Come along as we explore a new winter sport that is designed to adapt to climate change. We talk to a mechanical engineer and a physical therapist who teamed up to develop a device that makes it easier for stroke victims relearn to walk. We talk to the grandson of Charles Lindbergh who shares how he’s pioneering clean, quiet, sustainable flight. And we see how video games are helping patients cope with chronic pain.
As more devices connect to the internet, our current 4G system is going to need an upgrade. We take a look at what’s ahead in the 5G future. Discover out how sustainable tree harvesting has revived the timber industry in Michigan. We get the details on University of Alaska Anchorage Community and Technical College’s automotive and diesel programs. And we meet the unisexual Mole Salamander.
We travel to the Biltmore Estate where we discover how it’s incorporating the technology of the day and how sustainable the famed Estate really is. Neurologist Rudolph Tanzi takes us on a journey and uproots the long-believed notion that genes determine our biological fate. We take a look at how fiber technologies will change our communication capabilities. And we join a team from the University of Washington on their journey to map the ocean floor.
Cybercrime is one of the world’s fastest growing treats and experts from education, government, and cooperate sectors are coming together to discuss the training and skills needed for cybersecurity jobs. We take a look at a mouthwash used to combat oral cancer. And we discover the future of spinal taps.
Researchers at the University of North Carolina Greensboro are working on innovative way to safeguard honey bees from colony collapse disorder. Research Professor, Joaquim Goes, discusses the algae blooms that are taking over the Arabian sea. Co-host of True North, John Iadarola, discusses his journey to the Artic and how climate change is causing rapid change in the region. And we take a look at the race to find an Ebola vaccine.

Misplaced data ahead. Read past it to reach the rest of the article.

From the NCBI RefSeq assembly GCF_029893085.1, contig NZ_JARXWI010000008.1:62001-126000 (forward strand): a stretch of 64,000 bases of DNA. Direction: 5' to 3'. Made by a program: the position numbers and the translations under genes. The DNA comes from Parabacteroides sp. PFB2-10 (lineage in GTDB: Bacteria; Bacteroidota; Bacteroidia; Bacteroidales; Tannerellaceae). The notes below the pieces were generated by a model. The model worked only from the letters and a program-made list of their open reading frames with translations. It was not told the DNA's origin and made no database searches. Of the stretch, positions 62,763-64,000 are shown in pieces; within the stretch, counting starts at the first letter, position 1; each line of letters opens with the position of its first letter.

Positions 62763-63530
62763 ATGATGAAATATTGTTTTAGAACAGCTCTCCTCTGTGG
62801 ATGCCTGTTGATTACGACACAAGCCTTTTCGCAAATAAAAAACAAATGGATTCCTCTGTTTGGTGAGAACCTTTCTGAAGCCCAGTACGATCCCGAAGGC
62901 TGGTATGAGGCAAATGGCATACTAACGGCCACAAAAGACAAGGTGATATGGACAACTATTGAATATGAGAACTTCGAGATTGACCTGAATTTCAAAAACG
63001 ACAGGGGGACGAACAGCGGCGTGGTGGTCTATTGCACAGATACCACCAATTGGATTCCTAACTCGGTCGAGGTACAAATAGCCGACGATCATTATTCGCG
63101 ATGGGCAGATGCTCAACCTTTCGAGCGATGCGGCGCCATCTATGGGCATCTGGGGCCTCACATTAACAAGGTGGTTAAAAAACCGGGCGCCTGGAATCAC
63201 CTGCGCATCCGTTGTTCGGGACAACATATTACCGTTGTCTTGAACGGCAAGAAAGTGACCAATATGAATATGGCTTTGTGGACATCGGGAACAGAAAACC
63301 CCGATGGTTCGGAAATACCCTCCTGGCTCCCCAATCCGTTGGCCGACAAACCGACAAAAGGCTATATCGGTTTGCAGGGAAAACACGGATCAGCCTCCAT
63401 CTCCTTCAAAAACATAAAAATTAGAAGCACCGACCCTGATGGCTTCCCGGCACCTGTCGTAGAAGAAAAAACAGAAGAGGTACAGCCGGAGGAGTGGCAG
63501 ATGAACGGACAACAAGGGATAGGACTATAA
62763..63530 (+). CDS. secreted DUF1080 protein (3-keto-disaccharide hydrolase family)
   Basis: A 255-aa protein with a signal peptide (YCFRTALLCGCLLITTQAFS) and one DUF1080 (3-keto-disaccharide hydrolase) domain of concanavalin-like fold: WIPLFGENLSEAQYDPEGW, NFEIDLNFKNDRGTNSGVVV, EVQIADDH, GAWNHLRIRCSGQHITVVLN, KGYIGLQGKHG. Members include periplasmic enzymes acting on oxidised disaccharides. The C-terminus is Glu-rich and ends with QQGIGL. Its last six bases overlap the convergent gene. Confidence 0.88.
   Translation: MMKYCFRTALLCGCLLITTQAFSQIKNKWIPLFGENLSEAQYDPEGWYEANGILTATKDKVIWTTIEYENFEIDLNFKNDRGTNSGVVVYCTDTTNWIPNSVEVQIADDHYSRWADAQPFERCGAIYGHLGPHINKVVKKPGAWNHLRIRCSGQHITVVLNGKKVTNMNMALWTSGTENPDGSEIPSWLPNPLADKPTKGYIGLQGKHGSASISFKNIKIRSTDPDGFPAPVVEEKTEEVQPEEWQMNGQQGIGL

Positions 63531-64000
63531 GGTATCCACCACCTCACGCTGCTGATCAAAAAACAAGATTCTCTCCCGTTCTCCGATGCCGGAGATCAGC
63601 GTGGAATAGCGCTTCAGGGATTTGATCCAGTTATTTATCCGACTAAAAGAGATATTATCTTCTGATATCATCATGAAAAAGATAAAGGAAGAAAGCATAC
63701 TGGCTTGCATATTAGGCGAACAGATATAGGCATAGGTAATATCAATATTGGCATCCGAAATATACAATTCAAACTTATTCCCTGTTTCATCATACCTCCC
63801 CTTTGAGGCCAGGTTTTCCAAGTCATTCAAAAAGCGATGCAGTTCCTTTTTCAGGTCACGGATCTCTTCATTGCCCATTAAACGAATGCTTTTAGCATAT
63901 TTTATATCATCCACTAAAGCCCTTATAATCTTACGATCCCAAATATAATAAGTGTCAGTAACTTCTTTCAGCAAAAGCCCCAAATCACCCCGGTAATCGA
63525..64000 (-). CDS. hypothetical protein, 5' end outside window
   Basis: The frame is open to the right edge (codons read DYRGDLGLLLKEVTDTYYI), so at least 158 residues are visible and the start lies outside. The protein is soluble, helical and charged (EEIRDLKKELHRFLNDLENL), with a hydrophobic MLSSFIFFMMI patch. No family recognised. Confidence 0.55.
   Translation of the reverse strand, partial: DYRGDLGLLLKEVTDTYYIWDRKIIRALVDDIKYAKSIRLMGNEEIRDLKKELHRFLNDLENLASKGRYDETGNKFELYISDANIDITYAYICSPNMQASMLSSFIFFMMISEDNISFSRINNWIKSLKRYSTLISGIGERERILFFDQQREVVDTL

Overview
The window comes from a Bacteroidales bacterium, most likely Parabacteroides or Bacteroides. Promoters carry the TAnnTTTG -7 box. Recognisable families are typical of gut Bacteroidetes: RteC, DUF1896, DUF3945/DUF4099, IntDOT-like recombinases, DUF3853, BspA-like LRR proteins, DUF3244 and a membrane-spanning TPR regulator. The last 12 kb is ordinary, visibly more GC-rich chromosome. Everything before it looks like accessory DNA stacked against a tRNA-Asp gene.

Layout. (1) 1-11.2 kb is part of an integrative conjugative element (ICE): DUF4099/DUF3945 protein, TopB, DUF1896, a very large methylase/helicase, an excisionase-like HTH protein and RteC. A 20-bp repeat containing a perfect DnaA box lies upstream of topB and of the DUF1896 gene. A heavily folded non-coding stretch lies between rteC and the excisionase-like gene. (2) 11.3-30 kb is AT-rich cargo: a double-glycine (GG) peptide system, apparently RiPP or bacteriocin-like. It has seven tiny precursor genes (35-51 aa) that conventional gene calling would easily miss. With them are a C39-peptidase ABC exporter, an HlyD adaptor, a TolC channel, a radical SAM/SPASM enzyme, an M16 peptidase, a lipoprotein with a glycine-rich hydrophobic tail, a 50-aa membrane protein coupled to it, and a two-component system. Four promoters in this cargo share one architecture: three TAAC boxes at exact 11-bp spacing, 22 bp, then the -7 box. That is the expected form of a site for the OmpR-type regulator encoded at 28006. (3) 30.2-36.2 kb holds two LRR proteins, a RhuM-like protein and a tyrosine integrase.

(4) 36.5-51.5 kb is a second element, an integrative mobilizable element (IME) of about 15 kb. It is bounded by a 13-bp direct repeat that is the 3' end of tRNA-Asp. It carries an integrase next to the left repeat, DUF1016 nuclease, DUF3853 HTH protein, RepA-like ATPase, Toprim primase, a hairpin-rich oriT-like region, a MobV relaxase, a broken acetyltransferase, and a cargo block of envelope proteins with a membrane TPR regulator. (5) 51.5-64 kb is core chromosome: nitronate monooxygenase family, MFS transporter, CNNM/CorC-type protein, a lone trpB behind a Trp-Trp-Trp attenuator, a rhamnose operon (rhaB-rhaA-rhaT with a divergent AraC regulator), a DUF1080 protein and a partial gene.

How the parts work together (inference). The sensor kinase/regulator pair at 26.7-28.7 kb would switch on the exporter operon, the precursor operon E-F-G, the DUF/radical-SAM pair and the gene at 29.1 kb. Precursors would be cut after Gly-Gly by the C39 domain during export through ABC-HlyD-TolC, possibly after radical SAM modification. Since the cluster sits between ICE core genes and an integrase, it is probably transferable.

Join us as we explore the largest VR entertainment center in the Western hemisphere and see how visitors are exploring an entirely different reality. CEO and co-founder of WearWorks, Keith Kirkland, shares a new device that communicates with the visually impaired through touch. Discover an online Senior Center creating a platform for socialization from the comfort of home. And a look into Alzheimer’s disease and why researchers are analyzing the role of brain neurons have upon the disease.
Join researchers at Brown University and get an inside look at how the characteristics of bat flight could advance human technology. Scientist, Ainissa Ramirez, discusses the possibility of a genetic marker pointing towards a higher likelihood of one person having concussions more often than others. We discover how computer modeling is helping in the efforts to understand how surface water and ground water interact. And we look at better ways to be prepared in the event of a mudslide.
We take a look at one school in Washington pioneering the “flip classroom” where lecturing is done at home, and problem solving is done in the classroom. A plant called the Air Potato is posing challenges for wildlife managers, but they’re fighting back by letting small critters do what they do best. Peter Platzer, CEO of Spire, shares what he hopes to be the future of weather forecasting. And Mark Siddall of the American Museum of Natural History explains different varieties of venomous animals.